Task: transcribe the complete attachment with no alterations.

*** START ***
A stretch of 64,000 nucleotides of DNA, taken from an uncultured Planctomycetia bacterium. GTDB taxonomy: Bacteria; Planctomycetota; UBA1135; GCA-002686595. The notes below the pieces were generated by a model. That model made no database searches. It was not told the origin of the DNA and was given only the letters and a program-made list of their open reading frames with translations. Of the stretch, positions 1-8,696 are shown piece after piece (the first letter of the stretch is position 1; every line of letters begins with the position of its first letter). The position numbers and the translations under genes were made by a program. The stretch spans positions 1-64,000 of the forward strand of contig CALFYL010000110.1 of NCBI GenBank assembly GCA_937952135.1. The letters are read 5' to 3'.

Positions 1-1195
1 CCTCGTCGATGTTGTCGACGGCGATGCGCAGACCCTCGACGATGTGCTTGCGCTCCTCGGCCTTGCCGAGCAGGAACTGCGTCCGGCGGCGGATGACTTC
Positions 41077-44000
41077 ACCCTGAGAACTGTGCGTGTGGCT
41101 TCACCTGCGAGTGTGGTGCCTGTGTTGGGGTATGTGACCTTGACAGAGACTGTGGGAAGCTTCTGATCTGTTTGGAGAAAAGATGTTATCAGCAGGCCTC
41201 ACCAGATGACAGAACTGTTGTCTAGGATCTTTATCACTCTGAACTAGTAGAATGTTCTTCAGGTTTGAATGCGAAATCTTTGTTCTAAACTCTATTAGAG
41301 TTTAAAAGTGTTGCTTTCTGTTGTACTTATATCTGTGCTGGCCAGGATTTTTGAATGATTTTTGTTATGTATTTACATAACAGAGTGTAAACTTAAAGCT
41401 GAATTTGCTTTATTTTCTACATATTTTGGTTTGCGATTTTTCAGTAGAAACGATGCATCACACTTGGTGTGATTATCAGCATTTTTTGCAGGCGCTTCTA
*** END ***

A stretch of 64,000 nucleotides of DNA, taken from an uncultured Planctomycetia bacterium. GTDB taxonomy: Bacteria; Planctomycetota; UBA1135; GCA-002686595. The notes below the pieces were generated by a model. That model made no database searches. It was not told the origin of the DNA and was given only the letters and a program-made list of their open reading frames with translations. Of the stretch, positions 1-8,696 are shown piece after piece (the first letter of the stretch is position 1; every line of letters begins with the position of its first letter). The position numbers and the translations under genes were made by a program. The stretch spans positions 1-64,000 of the forward strand of contig CALFYL010000110.1 of NCBI GenBank assembly GCA_937952135.1. The letters are read 5' to 3'.

Positions 1-1195
1 CCTCGTCGATGTTGTCGACGGCGATGCGCAGACCCTCGACGATGTGCTTGCGCTCCTCGGCCTTGCCGAGCAGGAACTGCGTCCGGCGGCGGATGACTTC
Positions 41077-44000
41077 ACCCTGAGAACTGTGCGTGTGGCT
41101 TCACCTGCGAGTGTGGTGCCTGTGTTGGGGTATGTGACCTTGACAGAGACTGTGGGAAGCTTCTGATCTGTTTGGAGAAAAGATGTTATCAGCAGGCCTC
41201 ACCAGATGACAGAACTGTTGTCTAGGATCTTTATCACTCTGAACTAGTAGAATGTTCTTCAGGTTTGAATGCGAAATCTTTGTTCTAAACTCTATTAGAG
41301 TTTAAAAGTGTTGCTTTCTGTTGTACTTATATCTGTGCTGGCCAGGATTTTTGAATGATTTTTGTTATGTATTTACATAACAGAGTGTAAACTTAAAGCT
41401 GAATTTGCTTTATTTTCTACATATTTTGGTTTGCGATTTTTCAGTAGAAACGATGCATCACACTTGGTGTGATTATCAGCATTTTTTGCAGGCGCTTCTA